Jul 02, 2006, 02:52 PM WAA-08 Survivor Joined May 2004 2,662 Posts Don, Thanks for your laymans explainations. Enjoyed your long post very much! Here's a related question for you (or others) about tail moment I've been curious about for some time. You explained the relationship of dynamic and static stabilty to tail moment--does the same relationship apply to roll stability? No doubt other aerodynamic factors play a bigger factor in roll stability, but does a longer tail or more tail surface area contribute to self righting qualities at all? I'm especially curious about three channel gliders or trainers in which use a side slip to produce a roll. Thanks! I hope it's not too far off the thread starters question. -Steve
 Jul 02, 2006, 03:02 PM Ascended Master Palmdale, CA Joined Oct 2000 13,621 Posts The Lockheed T-33 was found to be faster than its parent, the P-80.. with the same wing and motor. The difference was in the fuselage length, the T-33 having a section added in for the second cockpit. I liked the explanation of bow waves,... and why a model,totally immersed in air can't use that property.
 Jul 02, 2006, 10:21 PM B for Bruce The 'Wack, BC, Canada Joined Oct 2002 12,693 Posts Actually there IS a connection but not a model related one. Do a Google on "area rule fuselage" for info on the coke bottle shape that was developed for some of the early supersonic aircraft. It's not directly hull speed related but it is sort of the airplane version of it. PS: Pauls note about the two seater T33 being faster may be part of this as well.
 Jul 02, 2006, 10:47 PM Ascended Master Palmdale, CA Joined Oct 2000 13,621 Posts The longer fuselage, or "fineness ratio" has been used a few times. For some reason, the exact opposite idea was promoted by Lockheed and Boeing. A -shorter- fuselage was proposed as more efficient. Lockheed's L-1011-500, and Boing's 747SP were the result. Only Pan Am bought the SP.. Just before they went under. There's several -500s flying, some with the RAF. The "area rule" only works for marginally powered planes that just inch past Mach 1. It's a way to get a smooth transition in total aircraft cross section from front to rear. Overpowered planes don't bother with it. Craig Breedlove had a Lockheed Flight Test Engineer design one of his land speed record cars using the area rule. ???? There weren't any wings whose cross-section needed to be considered for the real area rule. I -almost- asked the FTE why he'd done it that way, as it had no purpose.. but native fear kept me quiet.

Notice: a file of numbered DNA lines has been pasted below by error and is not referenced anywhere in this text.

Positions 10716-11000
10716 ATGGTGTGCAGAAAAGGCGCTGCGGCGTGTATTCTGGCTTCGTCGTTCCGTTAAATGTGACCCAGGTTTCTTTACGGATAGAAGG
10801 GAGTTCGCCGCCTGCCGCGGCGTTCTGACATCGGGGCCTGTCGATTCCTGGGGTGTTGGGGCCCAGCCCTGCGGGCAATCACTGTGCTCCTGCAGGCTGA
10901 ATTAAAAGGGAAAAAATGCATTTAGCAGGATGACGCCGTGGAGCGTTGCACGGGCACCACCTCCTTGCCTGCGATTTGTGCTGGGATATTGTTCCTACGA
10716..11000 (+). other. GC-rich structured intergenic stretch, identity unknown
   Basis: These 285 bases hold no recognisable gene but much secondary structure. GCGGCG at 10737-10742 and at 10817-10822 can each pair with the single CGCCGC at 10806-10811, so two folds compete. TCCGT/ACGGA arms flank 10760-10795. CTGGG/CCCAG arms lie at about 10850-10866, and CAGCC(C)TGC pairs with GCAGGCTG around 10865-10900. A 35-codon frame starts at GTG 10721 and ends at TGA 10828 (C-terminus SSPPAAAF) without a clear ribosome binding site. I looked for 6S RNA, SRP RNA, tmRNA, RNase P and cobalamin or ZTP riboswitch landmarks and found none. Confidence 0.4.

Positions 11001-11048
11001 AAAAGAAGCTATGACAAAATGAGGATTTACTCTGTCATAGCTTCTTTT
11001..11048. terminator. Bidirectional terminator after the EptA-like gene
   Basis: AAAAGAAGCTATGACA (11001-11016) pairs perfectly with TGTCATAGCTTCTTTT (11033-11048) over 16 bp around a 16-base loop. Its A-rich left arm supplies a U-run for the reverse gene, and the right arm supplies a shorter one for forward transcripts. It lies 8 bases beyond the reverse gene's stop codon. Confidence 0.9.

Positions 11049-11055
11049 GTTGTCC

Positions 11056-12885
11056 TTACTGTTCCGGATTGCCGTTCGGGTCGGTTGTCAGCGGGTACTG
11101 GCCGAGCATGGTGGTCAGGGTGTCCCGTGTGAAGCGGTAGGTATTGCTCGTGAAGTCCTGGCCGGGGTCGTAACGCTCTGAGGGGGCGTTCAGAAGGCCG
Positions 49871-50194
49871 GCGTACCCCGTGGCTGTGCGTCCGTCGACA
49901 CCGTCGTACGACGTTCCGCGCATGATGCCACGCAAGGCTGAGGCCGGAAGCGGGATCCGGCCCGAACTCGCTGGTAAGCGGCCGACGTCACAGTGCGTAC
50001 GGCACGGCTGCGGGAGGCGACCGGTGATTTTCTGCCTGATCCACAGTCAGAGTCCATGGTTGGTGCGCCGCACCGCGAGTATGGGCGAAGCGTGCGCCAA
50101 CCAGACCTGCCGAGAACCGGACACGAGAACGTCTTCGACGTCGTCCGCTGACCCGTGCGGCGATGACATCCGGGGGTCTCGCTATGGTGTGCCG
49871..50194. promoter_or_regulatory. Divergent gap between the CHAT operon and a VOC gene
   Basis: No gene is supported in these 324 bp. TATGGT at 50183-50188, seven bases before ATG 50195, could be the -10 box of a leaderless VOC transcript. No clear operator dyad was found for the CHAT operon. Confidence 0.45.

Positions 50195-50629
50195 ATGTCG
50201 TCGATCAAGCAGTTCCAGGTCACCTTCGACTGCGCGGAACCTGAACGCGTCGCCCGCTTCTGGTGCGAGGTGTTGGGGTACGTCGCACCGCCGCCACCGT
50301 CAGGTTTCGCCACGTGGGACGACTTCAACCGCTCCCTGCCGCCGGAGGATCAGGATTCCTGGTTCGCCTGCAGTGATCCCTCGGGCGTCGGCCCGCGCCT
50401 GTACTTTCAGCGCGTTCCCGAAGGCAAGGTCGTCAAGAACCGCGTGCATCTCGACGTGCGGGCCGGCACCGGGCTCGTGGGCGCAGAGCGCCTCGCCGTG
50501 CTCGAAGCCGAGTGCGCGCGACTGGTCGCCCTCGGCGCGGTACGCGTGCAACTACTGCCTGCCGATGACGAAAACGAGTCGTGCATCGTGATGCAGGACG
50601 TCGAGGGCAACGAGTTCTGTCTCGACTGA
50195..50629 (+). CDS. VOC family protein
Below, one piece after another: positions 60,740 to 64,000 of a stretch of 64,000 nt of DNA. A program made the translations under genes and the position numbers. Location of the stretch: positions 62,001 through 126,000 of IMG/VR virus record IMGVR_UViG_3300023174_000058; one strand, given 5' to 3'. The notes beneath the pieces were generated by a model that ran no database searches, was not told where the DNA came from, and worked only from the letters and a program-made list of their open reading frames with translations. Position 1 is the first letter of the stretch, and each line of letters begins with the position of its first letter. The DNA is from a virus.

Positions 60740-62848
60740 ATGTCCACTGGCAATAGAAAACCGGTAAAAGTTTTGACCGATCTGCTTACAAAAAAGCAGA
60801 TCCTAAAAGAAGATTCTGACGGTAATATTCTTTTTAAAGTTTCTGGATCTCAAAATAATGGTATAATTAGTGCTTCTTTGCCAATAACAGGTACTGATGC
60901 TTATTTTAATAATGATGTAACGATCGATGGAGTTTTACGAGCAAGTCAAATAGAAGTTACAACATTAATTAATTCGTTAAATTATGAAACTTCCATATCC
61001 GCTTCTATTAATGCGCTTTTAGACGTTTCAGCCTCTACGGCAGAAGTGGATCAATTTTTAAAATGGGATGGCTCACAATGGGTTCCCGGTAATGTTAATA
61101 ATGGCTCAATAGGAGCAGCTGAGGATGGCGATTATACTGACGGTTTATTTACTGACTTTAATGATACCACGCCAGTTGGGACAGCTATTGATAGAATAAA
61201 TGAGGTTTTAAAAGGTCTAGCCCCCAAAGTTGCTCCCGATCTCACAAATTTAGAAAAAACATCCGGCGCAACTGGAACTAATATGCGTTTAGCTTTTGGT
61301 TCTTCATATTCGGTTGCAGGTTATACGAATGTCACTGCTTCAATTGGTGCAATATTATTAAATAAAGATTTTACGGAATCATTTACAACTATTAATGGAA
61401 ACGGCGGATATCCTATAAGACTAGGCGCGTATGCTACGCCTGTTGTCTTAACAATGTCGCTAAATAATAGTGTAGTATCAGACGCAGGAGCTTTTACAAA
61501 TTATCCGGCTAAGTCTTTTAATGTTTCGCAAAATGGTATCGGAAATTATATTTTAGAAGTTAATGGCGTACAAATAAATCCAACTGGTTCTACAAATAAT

Jul 03, 2006, 04:09 AM
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Quote:
 Originally Posted by Don Stackhouse Static stability is linearly proportional to tail surface area, and to tail moment arm. It's also dependent on C/G location.
I can't see a direct connection between static stability and tail surface area or tail moment arm.
That is because there is no tail needed for static stability.
In my eyes, only the CG as giving the actual static margin is determining the static stability.
That being said, I would of course admit, that adding a tail (or changing its place and size) will shift the planes' NP and with the CG held constant, the static margin would actually change.

biber
Jul 03, 2006, 01:16 PM
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Quote:
 Originally Posted by biber I can't see a direct connection between static stability and tail surface area or tail moment arm. That is because there is no tail needed for static stability.

Quote:
 In my eyes, only the CG as giving the actual static margin is determining the static stability. That being said, I would of course admit, that adding a tail (or changing its place and size) will shift the planes' NP and with the CG held constant, the static margin would actually change.

A tail is needed to get static stability, which is not the same thing as static equilibrium.

It's possible to find a location of the C/G that will put all of the various forces and moments in balance. An airplane (even a bare wing with a conventional positive-cambered airfoil) in this condition will continue to fly in a steady flight path as long as it is not disturbed. This is static equilibrium.

However, the moment that you disturb it, the plane will diverge and not try to recover unless it posesses positive static stability. For positive static stability, you have to have something that gives it a net recovering moment, so that a pitch-up results in a desire to pitch down, and vice-versa. This generally requires a tail of some sort, even in the case of a flying wing.

In a plank-type flying wing, you could consider the reflexed portion of the trailing edge to be the horizontal tail. In that sense, a plank is just a conventional-tailed aircraft where the tail moment arm is so short that the leading edge of the tail coincides with the trailing edge of the wing. You can even use the theory of tail volume coefficients to predict how much reflexed portion you need.